I recently asked for and received our church’s “Memorial and Funeral Service Arrangements Information Sheet.” It’s full of hard questions, and I’m working on it. The questions seem to require answers that are so final:
• Do you wish your remains to be buried on church grounds?
• What particular Scriptures would you like read, or do you have a Scripture with a … personal meaning?
And on and on.
Still, I think these forms can be extraordinarily helpful — both for congregation members and for the church. And I wish my church were more assertive about getting these forms into members’ hands. They can provide a wonderful opportunity for ministry, for sharing the gospel, for getting people to acknowledge their own mortality and their need for a Savior.
And they can help prevent more dull funerals. Dull funerals make me sad. They’re so unnecessary.
A few years ago I went to a funeral of a former newspaper colleague who loved the circus. When the service ended, calliope music filled the air and firecrackers — yes, firecrackers — were popped off all around the sanctuary. No one thought that was a dull funeral.
It’s not news that we live in a death-denying culture. But it seems to be news to some people in our churches that one of their tasks is to stand against the culture when it promotes destructive values.
So our churches should be spending much more time helping people understand their own deaths. It’s the only way they’ll ever understand their own lives. And one way is to get them to fill out one of these funeral forms.
In fact, I’m thinking of suggesting a funeral form party in my congregation. We’d all gather for dinner and then a leader would walk us through the process of filling out our forms.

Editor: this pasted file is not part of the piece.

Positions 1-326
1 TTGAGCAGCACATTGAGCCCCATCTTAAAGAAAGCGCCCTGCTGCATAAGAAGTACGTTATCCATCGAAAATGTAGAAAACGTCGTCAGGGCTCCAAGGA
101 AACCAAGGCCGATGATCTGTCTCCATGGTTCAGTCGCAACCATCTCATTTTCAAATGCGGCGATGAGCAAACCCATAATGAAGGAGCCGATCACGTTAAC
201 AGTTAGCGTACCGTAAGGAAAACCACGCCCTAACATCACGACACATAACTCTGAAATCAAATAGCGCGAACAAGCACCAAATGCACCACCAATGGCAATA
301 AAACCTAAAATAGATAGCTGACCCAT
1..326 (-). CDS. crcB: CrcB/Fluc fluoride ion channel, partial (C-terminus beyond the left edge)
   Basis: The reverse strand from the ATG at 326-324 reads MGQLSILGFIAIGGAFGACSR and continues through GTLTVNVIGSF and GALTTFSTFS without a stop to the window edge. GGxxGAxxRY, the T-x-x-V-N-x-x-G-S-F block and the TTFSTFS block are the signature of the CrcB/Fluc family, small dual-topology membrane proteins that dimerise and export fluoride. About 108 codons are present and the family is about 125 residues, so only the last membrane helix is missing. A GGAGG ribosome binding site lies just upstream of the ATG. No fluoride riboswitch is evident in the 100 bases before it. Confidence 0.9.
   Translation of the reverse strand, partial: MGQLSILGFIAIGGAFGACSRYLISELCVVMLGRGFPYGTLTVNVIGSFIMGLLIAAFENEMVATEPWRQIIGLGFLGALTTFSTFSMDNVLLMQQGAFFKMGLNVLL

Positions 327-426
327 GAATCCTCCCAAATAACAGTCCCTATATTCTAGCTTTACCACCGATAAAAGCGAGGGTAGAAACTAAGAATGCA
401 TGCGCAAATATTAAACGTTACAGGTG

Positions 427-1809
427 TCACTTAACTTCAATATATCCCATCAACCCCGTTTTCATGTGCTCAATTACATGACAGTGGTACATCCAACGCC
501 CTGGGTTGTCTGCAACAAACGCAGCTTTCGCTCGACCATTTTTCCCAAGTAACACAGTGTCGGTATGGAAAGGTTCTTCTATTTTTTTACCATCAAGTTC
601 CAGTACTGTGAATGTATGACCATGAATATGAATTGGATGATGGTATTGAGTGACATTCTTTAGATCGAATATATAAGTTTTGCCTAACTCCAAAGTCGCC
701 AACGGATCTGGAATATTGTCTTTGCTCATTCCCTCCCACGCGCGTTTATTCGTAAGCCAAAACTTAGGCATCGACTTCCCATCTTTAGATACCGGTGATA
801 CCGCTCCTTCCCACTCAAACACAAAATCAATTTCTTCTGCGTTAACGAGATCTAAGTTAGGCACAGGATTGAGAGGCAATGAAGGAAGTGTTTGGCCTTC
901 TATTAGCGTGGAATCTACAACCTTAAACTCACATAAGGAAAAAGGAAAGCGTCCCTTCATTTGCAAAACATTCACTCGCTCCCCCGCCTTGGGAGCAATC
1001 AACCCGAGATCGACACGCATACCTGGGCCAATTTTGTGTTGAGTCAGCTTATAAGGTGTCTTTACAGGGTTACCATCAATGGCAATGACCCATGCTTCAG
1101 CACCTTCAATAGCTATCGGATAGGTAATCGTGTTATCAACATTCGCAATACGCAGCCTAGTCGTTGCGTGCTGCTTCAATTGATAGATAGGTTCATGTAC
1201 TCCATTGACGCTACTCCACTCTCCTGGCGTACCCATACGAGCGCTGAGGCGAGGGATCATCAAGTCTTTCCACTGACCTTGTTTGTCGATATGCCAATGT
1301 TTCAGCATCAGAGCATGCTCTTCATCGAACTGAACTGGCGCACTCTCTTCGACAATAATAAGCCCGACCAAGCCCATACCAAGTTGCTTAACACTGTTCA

“What special music do you have in mind?” the moderator would ask.
And from the back of the fellowship hall someone would shout, “‘For All the Saints’ followed by ‘Nobody Knows the Trouble I’ve Seen’ followed by ‘Get Off the Stove, Grandma, You’re Too Old to Ride the Range.”
Then someone might talk about how she’s ordering an 18-gauge steel coffin from Costco for as little as $1,299.99, including shipping to the undertaking establishment, while someone else might counter that he’d prefer not to have a casket at all but to have his ashes — his cremains, if you please — spread along the fairway of a golf course, where he seldom managed to be in life.
And people would laugh and begin to remember that God in Christ has defeated death and that even in the midst of our somberness we can tell old Mr. Death that his number is up and that we aren’t afraid any more.
Death is the one gate through which all of us must pass. Thus it gives the church a chance to explain itself, to hold people’s hands as they look into the abyss, to tell them they aren’t alone, and that death has lost its sting.
Instead we often find churches catering to the culture’s fear of aging and death by spending more time and money on offering aerobics and yoga classes than they spend on teaching people what we mean when we talk about the resurrection of the body.
The death of my family members and friends breaks my heart. I grieve. I suffer. But it doesn’t break my spirit and doesn’t deaden my soul.
That’s partly because I know that my Redeemer lives and partly because when I look on http://www.whosaliveandwhosdead.com I find no record of my own demise.
Bill Tammeus is an elder at Second Church in Kansas City, Mo., and former faith columnist for The Kansas City Star. Visit his “Faith Matters” blog at http://billtammeus.typepad.com. E-mail him at [email protected].